A new study in the British Medical Journal reports that despite major media coverage, most people did nothing to prevent the spread of swine flu.
The research, conducted at the Institute of Psychiatry King’s College London and the Health Protection Agency, was intended to evaluate whether perceptions of the swine flu outbreak changed the behaviour of the public. They conducted a telephone survey of 997 adults between 8 and 12 May 2009 and were asked asked nine questions about recent behaviours.
The results are dismal from a flu prevention perspective:
- Anxiety about the outbreak was low, with only 24% of participants reporting any anxiety and only 2% reporting high anxiety.
- 62% of those surveyed did nothing to change their behaviour.
- Most people reported that they had not changed the frequency of their hand washing (72%).
- 83% said that they did not change how often then cleaned or disinfected things.
- Fewer than 5% of people reported that they had avoided people or places as a result of the outbreak.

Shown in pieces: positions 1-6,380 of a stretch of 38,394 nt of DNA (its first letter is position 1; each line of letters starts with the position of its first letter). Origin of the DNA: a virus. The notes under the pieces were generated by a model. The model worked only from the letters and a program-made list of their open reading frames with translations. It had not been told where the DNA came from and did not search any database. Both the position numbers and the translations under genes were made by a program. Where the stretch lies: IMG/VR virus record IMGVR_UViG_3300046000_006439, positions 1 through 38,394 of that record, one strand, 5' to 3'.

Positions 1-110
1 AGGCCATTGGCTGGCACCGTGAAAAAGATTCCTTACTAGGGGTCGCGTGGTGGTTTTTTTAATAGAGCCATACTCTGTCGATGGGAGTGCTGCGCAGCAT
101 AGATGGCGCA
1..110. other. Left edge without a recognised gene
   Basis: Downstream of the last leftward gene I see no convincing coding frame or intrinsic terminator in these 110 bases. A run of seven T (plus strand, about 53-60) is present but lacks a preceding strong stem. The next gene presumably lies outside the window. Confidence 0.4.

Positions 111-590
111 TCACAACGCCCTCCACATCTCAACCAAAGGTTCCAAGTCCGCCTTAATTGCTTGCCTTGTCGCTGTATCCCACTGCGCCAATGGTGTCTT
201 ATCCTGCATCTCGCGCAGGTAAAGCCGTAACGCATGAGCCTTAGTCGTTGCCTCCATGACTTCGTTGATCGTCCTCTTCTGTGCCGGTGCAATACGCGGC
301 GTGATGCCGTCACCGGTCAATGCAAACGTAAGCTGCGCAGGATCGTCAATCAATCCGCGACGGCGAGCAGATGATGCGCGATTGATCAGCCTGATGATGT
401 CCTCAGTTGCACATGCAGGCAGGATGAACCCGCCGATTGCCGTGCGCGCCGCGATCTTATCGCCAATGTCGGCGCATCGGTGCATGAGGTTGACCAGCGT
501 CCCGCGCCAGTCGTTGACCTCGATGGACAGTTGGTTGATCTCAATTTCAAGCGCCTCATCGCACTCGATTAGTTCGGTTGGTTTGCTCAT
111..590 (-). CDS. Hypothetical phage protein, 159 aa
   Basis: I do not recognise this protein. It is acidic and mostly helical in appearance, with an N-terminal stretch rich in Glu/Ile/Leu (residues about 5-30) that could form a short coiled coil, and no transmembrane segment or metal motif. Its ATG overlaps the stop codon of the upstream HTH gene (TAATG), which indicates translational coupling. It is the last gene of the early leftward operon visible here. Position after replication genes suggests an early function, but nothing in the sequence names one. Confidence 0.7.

What does this imply for public health standards and pandemic flu prevention? The authors suggest that:
Factors associated with an increased likelihood of making these changes included perceptions that swine flu is severe, the risk of catching it is high, the outbreak will continue for a long time, the authorities can be trusted, and people can control their risk. In contrast, being uncertain about the outbreak and believing that it had been exaggerated were associated with a lower likelihood of change, say the authors.
In other words, the real world likelihood of personal prevention of swine flu is very, very low.
This suggests that stronger policy measures must be on hand to enforce preventative measures if they are to be effective. Are our governments and institutions prepared for and ready to take such measures?